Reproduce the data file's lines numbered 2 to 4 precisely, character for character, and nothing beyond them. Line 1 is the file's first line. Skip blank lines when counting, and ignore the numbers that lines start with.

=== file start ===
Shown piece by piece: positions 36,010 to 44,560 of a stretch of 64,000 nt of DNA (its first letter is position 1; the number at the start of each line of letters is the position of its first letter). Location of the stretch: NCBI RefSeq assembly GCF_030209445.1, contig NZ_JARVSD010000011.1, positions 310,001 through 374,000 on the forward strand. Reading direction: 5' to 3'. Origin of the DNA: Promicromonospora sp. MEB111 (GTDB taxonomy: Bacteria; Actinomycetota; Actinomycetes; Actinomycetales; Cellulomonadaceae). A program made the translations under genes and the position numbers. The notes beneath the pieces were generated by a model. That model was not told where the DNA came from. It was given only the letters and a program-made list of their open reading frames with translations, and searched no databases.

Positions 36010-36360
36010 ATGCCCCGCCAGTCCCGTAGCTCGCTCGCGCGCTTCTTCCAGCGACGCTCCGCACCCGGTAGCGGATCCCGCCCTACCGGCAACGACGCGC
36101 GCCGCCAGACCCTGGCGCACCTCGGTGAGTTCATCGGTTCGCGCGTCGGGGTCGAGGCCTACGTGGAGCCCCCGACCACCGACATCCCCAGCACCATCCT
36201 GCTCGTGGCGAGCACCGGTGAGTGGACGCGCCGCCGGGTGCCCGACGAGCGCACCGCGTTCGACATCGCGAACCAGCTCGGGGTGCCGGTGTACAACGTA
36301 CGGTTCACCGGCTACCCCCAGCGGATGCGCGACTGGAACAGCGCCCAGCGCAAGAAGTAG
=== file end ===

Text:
Positions 36010-36360
36010 ATGCCCCGCCAGTCCCGTAGCTCGCTCGCGCGCTTCTTCCAGCGACGCTCCGCACCCGGTAGCGGATCCCGCCCTACCGGCAACGACGCGC
36101 GCCGCCAGACCCTGGCGCACCTCGGTGAGTTCATCGGTTCGCGCGTCGGGGTCGAGGCCTACGTGGAGCCCCCGACCACCGACATCCCCAGCACCATCCT